Feb 7, 2011

Review: The Soul in Cyberspace

I read The Soul in Cyberspace a while back and it still makes me think about how we use Internet technology.

A major point of this book is that much of the information technology we employ now (more even than back in 1999 when it was written) disembodies us and decontextualizes information. And, this is bad. Bad for deep understanding and bad for community (among other things).

We are "disembodied" when we develop multiple identities for ourselves. Social media and online games (just to name two ways) allow us to decide to present ourselves in either sanitized versions of our current life or in completely different ways. For example, you'll rarely see someone post on Facebook something like "just yelled at the kids and wife again." One can present just the happy parts of life that can build up other's opinion of you. In online games like World of Warcraft, you can assume any character you wish, including choosing how to behave. Groothuis argues that this is not good for us in that it fractures us and keeps us from having a full, whole identity as God made us.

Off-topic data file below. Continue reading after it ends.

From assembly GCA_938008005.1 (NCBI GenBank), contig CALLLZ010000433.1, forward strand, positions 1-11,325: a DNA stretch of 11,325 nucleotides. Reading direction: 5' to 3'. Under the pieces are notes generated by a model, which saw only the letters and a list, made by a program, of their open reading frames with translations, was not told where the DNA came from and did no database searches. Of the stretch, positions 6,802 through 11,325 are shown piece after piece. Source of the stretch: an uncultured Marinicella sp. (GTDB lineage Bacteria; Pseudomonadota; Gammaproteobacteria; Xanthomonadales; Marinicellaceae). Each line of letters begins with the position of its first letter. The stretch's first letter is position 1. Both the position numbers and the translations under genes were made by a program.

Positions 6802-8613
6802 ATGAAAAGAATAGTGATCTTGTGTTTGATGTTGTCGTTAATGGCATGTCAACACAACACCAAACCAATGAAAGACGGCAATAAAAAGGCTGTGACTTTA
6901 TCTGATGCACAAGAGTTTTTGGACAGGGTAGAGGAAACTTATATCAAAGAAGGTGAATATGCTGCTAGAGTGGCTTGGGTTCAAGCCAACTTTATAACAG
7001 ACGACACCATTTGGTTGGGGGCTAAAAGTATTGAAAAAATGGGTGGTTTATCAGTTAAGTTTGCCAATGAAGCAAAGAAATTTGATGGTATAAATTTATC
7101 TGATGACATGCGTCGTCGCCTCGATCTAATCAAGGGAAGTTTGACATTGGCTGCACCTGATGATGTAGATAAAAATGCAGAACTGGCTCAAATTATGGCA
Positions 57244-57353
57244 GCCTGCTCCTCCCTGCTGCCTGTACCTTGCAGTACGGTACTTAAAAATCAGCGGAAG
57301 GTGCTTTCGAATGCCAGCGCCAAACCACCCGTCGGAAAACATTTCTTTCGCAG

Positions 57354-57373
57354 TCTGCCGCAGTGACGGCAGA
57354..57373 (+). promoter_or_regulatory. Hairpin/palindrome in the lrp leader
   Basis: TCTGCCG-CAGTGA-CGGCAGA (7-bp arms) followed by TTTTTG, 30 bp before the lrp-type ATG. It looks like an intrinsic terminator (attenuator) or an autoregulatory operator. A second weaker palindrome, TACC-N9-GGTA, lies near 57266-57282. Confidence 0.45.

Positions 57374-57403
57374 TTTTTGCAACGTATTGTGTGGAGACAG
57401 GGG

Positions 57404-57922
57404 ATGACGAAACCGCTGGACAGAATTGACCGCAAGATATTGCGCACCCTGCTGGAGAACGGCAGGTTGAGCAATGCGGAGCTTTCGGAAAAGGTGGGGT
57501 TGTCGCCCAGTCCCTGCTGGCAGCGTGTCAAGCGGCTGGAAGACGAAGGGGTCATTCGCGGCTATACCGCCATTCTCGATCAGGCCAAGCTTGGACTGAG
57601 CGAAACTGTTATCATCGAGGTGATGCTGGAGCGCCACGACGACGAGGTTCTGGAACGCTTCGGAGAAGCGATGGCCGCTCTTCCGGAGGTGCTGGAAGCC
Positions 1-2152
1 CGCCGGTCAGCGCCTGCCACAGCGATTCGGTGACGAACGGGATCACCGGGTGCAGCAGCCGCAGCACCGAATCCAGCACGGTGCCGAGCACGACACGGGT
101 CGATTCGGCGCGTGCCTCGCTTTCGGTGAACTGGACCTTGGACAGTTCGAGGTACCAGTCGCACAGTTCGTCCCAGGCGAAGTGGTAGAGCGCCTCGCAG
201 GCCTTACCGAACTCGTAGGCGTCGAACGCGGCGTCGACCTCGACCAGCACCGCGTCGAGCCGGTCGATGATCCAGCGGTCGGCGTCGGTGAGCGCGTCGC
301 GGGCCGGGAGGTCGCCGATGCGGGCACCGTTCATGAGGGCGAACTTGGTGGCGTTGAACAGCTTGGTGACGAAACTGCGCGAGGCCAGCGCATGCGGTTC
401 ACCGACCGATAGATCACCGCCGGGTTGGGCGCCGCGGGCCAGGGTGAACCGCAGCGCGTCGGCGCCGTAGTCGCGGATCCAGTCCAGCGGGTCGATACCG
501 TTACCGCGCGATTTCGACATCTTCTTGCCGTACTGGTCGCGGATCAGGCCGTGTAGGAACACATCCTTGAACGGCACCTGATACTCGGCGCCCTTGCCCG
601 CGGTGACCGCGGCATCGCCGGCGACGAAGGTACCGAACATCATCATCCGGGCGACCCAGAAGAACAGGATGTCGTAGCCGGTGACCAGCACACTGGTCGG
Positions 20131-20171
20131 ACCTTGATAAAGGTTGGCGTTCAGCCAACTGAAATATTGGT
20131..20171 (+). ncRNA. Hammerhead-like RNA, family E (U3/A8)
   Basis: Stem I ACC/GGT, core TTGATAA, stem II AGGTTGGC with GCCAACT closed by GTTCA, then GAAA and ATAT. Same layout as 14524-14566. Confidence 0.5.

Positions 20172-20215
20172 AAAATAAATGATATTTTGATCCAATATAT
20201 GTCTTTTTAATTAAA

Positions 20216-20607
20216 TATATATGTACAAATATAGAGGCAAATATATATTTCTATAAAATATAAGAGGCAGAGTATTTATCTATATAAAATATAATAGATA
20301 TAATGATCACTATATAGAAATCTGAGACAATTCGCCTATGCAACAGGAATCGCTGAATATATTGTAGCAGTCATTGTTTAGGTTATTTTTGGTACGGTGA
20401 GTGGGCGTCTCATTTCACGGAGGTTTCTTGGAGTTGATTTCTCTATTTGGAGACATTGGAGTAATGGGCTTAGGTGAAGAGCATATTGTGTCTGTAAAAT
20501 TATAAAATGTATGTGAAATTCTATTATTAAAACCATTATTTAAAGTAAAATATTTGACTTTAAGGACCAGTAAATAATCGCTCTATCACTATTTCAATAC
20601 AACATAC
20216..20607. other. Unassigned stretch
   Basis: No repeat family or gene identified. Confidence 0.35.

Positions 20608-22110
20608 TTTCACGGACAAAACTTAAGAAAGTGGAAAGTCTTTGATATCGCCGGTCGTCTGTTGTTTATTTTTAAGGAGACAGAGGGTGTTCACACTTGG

Also, this technology makes information ethereal - easy to create, transmit, remix, and to delete either accidentally or purposefully. Certainly information technologies and the Internet can be used wisely and well, but Groothuis argues that we do not do so. More recent technology doesn't change this book - though it is 11 years old (a few web generations), the insights still hold and may have even better exemplars now. As an engineer, this book has helped me see the consequences of how we have designed information technology without a thoughtful Christian philosophy to guide us.

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